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The Great Cancer Survival Lottery

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MAN STOMACH CANCER MISDIAGNOSIS
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New cancer statistics often make the headlines. Politicians use them consistently to either berate or praise the NHS. We compare ourselves against our European neighbours with them, and we seem to have an unending appetite for crunching numbers to contextualise this disease that so many people fear.

But what do all these stats actually tell the patients who are going through cancer?

Today Macmillan has released more cancer survival statistics - but this time we've calculated the median survival time for the top 20 cancers over the last 40 years.

This is hugely important because for the first time we can better discuss that crucial question every patient wants to know when they are told they have cancer - how long have I got to live?

There is no straightforward answer to this for an individual patient, but median survival must shape how the issue is discussed.

Cancer survival is usually presented by counting the number of people to reach certain milestones; one, five or 10 years after diagnosis.

But this doesn't always show big, proportional increases in the number of people reaching a particular milestone. It can still mean there has been little actual improvement in the average survival time. Median survival time is the time since diagnosis when relative survival is at 50% and we interpret this as the time when half of the patients have survived (or half have died).

So first the good news. People diagnosed with breast, colon, cervix, Hodgkin's, larynx, melanoma, testes or uterus cancer have a prognosis of 10 years or more. That is fabulous progress.

Colon cancer in particular has seen the biggest improvement with median survival increasing from around seven months to 10 years. For these patients, cancer may be more akin to a long-term chronic illness, rather than something they will die of.

But for people who are diagnosed with brain, pancreatic or lung cancer, the median survival time has barely changed since 1970. Shockingly, these cancers continue to have a prognosis of mere months. Lung and brain cancer median survival times have scarcely risen, from 11 to 20 weeks; and from 13 to 28 weeks respectively. Pancreatic cancer has the lowest median survival time and has seen practically no progress. Survival has increased by just three weeks (from nine to 12 weeks).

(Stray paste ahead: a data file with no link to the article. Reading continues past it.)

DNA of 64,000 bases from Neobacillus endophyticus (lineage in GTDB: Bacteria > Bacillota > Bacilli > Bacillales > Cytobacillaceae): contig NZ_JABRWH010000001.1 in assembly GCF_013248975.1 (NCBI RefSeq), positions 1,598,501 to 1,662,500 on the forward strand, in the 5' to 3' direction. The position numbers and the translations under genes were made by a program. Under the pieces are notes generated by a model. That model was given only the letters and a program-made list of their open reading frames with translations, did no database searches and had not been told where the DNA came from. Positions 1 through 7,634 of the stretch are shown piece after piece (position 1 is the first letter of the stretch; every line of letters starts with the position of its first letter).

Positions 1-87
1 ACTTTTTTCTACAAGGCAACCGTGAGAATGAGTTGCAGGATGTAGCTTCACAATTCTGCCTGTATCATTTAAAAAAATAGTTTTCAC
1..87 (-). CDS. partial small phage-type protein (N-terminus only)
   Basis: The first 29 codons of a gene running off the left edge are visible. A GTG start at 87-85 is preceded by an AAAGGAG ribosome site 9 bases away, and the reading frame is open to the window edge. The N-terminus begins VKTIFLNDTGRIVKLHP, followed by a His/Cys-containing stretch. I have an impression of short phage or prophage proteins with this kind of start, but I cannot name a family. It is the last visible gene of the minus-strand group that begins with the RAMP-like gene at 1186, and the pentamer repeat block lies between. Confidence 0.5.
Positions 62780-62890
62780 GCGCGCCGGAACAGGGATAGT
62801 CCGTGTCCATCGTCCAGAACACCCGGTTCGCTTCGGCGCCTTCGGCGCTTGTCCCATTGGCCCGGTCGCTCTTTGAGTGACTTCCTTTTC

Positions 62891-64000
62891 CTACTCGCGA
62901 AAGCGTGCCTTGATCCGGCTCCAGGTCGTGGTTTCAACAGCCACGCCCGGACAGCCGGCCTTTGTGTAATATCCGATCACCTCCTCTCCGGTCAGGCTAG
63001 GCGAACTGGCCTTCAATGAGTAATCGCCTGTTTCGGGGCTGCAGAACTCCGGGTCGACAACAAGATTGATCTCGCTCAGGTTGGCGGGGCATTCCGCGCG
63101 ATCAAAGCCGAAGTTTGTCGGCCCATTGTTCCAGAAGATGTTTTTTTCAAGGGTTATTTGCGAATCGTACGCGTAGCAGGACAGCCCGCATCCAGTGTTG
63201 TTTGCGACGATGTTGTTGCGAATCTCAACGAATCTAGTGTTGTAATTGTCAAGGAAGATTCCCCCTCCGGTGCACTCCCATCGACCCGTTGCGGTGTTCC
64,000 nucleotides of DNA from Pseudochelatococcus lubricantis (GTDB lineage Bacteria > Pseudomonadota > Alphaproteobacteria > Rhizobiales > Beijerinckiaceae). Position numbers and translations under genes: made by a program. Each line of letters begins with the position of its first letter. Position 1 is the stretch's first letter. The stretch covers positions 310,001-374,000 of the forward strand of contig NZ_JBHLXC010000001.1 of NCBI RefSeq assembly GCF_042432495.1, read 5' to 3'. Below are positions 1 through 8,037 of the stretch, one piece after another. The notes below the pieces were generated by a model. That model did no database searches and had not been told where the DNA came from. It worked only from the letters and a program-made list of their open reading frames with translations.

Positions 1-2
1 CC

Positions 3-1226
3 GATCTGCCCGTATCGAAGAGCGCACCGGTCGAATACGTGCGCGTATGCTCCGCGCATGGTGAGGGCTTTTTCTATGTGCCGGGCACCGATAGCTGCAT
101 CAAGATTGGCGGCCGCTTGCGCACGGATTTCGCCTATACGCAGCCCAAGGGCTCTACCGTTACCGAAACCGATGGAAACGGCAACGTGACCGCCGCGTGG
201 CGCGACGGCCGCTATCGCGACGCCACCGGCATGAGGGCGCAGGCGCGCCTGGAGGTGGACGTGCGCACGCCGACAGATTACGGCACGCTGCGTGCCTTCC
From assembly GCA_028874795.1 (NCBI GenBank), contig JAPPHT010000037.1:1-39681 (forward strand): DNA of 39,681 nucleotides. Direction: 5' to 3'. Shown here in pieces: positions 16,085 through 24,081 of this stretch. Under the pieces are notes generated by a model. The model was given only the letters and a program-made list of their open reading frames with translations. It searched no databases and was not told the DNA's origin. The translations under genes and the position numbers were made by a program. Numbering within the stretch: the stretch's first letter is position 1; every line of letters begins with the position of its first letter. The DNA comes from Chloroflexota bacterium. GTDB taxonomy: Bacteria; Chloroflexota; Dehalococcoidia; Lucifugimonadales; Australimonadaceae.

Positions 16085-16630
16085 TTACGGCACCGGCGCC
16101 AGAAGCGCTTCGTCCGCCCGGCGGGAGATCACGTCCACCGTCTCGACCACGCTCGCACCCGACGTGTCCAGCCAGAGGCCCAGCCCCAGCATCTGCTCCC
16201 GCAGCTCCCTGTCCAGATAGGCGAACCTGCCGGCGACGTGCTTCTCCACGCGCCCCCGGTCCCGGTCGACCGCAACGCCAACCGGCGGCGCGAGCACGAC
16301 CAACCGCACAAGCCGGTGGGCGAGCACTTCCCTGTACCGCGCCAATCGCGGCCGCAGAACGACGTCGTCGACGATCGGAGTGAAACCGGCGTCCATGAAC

So why is there such a huge gap in prognosis between these cancers? We know there has been great work on breast cancer treatments and this has had a clear impact on breast cancer survival.

Research into breast cancer accounted for 20% of site-specific research funding in 2010, more than the combined spend on some of the cancers with the lowest median survival times - stomach, oesophagus, pancreas, brain and lung - which made up 13% of site-specific research funding in 2010.

It is clear that much, much more money needs to be put into surgery and treatment options for the cancers with the poorest prognosis.

Macmillan's research also has a huge impact on how the medical profession should be treating cancer patients. For a doctor sitting opposite a patient, it has real implications for the conversation they have with their patients and the information they give them.

So, for example, a breast or colon cancer patient is in reality often living with a long-term chronic disease and should be given information on the long-term effects of their treatment. A doctor talking to a lung or brain cancer patient, however, needs to give more information on supportive care, palliative care and life extending care.

While it is fantastic news that more cancer patients are living longer overall, our research also shows that they are not necessarily living well. Cancer treatment is the toughest fight many will ever face and patients are often left with long-term health and emotional problems long after their treatment has ended.

They are left struggling to cope with the effects of their treatment, effects such as heart disease, early menopause or chronic fatigue. The NHS really needs to recognise cancer's long-term impact on people's lives, to plan better services and to develop more personalised care.

Our research does help us address better the question every cancer patient wants to know about how long they have left to live. But it also throws up other questions such as why do some cancers have a prognosis of years, even decades but others are still hovering at a few months or even weeks? What is being done to address this and are the right research priorities getting the right funding?

At least as urgent is ensuring the NHS across the UK starts to recognise cancer's long-term impact on people's lives and to plan better long term services that really fit the modern needs of cancer patients.

For more details Macmillan's research briefing paper Living After Diagnosis - Median Cancer Survival Times is available here.

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